The one thing you’ll probably want to do is showcase some of your products on the homepage of your e-commerce store. In Shopify, this can be done through the theme customization panel that you used when adjusting your design right after sign-up (left sidebar: Online Store / Themes).
Clicking on Customize Theme brings you to a page where you can pick what exactly is going to appear on the homepage:
Basically, you can select whatever product or whatever category of products. You can also realign the product blocks on the homepage, or even display an entirely different piece of text there. It’s up to you.
In this example, we decided to display two products on the homepage inside the Featured Products block:
Reporting – AKA. checking how your store is doing
Selling is one thing, but knowing where your business stands and reviewing it regularly is another. Shopify has you covered here as well.
Everything happens in the Reports section of the dashboard:
Here you will find every piece of data you might need as an online store manager. You can browse through your gross sales by product title, by month, by channel, by payment method, taxes by rate, by traffic, and much much more.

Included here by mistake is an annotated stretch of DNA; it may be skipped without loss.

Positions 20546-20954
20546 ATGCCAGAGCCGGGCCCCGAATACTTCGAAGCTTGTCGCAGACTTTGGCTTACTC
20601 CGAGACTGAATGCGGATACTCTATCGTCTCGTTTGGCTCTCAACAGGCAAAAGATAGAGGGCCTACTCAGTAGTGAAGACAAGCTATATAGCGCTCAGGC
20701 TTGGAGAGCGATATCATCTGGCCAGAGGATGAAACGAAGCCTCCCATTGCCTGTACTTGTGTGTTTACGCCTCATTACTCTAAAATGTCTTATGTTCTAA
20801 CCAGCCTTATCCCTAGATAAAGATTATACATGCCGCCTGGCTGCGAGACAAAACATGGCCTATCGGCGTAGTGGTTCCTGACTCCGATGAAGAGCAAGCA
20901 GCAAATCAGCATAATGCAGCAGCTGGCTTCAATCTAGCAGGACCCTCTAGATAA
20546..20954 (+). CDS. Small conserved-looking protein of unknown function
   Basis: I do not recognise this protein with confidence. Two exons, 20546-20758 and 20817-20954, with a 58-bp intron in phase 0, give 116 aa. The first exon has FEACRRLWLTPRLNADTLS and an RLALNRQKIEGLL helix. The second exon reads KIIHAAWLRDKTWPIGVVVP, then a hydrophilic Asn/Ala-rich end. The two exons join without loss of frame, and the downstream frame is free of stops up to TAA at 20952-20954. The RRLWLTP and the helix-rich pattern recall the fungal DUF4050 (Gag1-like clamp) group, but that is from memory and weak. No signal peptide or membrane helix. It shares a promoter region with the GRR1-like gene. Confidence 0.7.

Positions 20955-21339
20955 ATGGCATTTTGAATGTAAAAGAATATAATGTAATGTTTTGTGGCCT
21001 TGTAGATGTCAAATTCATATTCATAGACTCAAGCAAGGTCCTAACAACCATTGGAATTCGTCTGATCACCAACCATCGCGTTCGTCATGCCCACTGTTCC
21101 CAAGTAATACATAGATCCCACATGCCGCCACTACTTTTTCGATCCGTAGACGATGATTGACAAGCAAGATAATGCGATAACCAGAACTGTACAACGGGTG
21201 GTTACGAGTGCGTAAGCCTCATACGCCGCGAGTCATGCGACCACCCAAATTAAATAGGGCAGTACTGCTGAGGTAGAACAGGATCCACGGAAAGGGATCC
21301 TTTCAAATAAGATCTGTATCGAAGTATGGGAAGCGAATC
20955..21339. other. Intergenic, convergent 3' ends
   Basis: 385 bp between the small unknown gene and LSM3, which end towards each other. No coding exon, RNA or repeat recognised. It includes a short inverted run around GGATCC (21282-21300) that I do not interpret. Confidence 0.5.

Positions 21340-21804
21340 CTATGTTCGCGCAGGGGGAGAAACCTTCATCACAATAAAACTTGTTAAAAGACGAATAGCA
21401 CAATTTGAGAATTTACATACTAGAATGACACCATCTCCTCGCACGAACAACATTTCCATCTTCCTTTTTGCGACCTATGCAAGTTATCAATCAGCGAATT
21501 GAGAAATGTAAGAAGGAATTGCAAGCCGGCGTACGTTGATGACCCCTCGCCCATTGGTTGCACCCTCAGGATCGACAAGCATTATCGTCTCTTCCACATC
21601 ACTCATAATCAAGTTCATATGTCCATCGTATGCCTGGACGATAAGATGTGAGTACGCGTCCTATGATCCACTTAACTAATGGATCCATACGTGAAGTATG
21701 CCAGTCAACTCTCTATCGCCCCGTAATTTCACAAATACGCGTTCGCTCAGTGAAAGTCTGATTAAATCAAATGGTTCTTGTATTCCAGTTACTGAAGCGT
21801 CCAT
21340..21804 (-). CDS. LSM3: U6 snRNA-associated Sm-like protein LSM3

Additional site elements
Although selling is going to be the main activity within your store, you probably also want to include other elements to make your store look more complete, and be overall more appealing to your customer base.
Those things can be done from the Online Store section in the dashboard (we already used it to adjust the store’s theme).
- So the first thing you might want to do is create a blog and add some blog posts. This can be done through Online Store / Blog Posts.
- The other thing you can do is add new pages and edit the existing ones. This is done in Online Store / Pages. (A good starting point here would be to create an About page for your e-commerce store.)
- Finally, you get to set the navigation and pick what should appear in the top and footer menus on your site. This is done in Online Store / Navigation. (You can edit the individual links by clicking “Edit link list.”)
All of the above options will come very handy once you start adjusting your store to fit the exact needs of your business. Shopify delivers just the right number of possibilities here.